Naturally occurring radioactive material (NORM) is present everywhere in the environment and the Trust carefully reviewed the study the EPA produced in 1999 that specifically examines copper mining in Arizona, and the technological enhancement of natural radioactive material (TENORM) through the mining process . Given the nature of the smelter feed, the level of documentation on the subject, and the scrutiny by the regulatory agencies involved in the project, we do not believe that the concentrates processed at the plant could result radioactive levels above any regulatory limits.

The Trust has also investigated records received from EPA regarding material shipments to the site, specifically materials that may have been processed by ENCYCLE and other sources. In October 2010 the Trust issued the Review of Asarco El Paso Smelting Processes, which can be found here:

The review document included an evaluation of shipment records that were available to the Trust at that time. Section 3.1 of the review document included the list of 17 records, posted in 2010 to the USEPA Region 6 Website that describe materials that had been shipped to ENCYCLE from numerous sources. This evaluation found a letter dated December 1995 where ENCYCLE informed the TNRCC that it had received a lead sulfide waste; containing naturally occurring radioactive material at quantities less than the regulated level; but it did not indicate the quantity of material or if the material was shipped to the El Paso Site. It should be noted that there was no lead processing on the site since the mid-1980s.

In 2012 the Trust initiated the evaluation of shipment records, made available by the USEPA in 2011 and 2012, related to shipments concerning ENCYCLE. The resulting evaluation of records made available by the USEPA was included in the Supplement Remedial Investigation (RI) Report that is available here:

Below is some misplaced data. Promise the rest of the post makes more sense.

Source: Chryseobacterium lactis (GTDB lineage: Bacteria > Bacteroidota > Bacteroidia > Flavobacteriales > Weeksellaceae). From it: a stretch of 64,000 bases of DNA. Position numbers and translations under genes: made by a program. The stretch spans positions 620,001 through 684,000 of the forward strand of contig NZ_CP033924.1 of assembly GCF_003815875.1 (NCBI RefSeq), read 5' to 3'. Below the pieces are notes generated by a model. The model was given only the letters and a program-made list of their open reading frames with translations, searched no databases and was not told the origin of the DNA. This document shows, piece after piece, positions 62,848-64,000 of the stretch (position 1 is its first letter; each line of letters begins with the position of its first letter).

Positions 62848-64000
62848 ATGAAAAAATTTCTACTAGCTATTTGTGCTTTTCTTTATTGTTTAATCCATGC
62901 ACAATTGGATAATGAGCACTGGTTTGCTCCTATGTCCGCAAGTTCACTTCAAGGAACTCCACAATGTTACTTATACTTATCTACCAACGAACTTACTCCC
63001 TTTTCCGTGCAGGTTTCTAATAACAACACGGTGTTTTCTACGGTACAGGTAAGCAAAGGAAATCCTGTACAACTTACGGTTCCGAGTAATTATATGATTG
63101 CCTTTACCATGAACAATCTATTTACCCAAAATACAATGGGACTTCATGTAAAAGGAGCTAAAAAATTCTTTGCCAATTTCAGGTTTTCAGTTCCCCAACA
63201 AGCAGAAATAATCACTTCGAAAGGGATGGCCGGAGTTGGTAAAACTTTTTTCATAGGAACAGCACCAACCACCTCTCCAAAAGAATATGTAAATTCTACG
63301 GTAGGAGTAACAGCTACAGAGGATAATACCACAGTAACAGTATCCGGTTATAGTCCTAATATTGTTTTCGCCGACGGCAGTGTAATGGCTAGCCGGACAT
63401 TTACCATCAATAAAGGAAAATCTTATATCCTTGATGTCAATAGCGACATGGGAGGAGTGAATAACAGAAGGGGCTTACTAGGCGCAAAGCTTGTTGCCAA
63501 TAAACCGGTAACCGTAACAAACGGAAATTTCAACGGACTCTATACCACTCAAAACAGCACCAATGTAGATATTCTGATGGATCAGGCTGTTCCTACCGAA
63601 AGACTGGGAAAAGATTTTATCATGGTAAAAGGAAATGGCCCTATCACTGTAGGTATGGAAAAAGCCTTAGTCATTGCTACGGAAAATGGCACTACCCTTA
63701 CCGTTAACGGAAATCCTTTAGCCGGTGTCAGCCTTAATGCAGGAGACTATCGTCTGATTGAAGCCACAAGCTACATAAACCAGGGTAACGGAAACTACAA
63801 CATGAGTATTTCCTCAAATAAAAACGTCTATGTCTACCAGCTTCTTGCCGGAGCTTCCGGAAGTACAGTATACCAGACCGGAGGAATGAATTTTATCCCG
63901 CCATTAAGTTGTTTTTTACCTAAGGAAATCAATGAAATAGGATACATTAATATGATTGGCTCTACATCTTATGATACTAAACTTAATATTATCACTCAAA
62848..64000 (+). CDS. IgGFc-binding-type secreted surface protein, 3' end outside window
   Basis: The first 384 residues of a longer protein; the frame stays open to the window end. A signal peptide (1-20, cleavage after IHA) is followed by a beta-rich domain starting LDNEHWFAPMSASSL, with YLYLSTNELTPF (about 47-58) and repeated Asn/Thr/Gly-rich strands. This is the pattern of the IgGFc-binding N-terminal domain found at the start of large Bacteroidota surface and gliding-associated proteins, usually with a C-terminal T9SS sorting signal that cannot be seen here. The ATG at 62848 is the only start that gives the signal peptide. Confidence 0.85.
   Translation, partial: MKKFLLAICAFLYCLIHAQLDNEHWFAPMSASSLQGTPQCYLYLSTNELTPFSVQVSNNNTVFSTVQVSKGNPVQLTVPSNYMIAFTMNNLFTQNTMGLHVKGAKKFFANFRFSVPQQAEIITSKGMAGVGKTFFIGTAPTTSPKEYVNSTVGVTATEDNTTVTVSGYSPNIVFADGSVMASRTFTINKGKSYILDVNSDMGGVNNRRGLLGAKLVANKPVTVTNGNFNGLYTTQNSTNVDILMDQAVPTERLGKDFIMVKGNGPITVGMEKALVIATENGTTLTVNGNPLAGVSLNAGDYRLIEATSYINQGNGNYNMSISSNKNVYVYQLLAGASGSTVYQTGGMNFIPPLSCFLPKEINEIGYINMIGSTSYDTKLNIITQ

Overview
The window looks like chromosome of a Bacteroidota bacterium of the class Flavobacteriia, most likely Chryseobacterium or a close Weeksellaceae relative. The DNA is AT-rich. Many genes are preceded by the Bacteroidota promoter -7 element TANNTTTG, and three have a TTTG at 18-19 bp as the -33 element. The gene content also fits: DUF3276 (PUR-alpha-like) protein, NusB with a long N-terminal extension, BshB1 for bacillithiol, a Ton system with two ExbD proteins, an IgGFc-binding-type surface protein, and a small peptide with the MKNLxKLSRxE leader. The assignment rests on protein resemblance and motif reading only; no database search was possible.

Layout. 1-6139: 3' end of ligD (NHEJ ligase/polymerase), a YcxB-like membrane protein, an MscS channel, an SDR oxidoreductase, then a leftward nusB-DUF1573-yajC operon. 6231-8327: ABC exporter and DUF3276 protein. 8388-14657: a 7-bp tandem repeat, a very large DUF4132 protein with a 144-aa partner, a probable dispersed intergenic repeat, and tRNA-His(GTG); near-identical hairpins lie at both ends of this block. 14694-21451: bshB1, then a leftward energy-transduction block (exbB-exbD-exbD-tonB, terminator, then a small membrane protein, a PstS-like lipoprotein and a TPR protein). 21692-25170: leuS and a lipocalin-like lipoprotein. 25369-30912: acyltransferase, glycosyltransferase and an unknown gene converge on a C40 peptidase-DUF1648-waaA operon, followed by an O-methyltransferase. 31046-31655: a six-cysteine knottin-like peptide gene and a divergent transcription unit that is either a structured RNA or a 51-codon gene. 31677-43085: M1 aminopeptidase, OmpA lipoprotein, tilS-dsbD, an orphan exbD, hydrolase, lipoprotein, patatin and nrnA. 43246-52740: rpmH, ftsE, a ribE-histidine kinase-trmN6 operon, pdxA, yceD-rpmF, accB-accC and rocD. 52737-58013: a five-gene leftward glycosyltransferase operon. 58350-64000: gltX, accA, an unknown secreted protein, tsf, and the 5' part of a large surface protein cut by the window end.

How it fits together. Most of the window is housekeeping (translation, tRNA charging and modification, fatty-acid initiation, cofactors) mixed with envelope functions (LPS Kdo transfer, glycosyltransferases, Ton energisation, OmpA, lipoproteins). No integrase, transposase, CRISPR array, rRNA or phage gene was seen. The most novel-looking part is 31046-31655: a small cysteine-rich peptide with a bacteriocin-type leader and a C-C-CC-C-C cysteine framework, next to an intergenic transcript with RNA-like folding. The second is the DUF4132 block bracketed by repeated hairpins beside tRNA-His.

To date the evaluation of shipment records has not found indications of radioactive materials. In addition, the records document that quench brine from the Rocky Mountain Arsenal in Colorado (RMA) and the Deseret Chemical Depot in Utah (DCD) were shipped to ENCYCLE. RMA and DCD were/are chemical weapons facilities, not nuclear facilities, so their wastes are not expected to be radioactive. The 2005 Five-Year Review Report for Rocky Mountain Arsenal does not list radioactive isotopes as chemicals of concern. According to a May 14, 2010, letter from the USEPA to community members, each waste shipment sent from RMA to ENCYCLE (which later shipped the waste to the Site) was tested and found not to be radioactive.

Given the scrutiny of the site from both state and federal authorities, we do not expect natural or man-made radioactive materials above regulatory levels on or around the facility or in the stack.

The Trust has been completely transparent in its discussions regarding the constituents of concern at the Site and made available to the public all material it has and there is nothing kept “secret” by the Trust. For the current cleanup program, the Trust has posted on its website all documents it produces in the form of plans, specifications, presentations and reports.


Roberto Puga, P.G.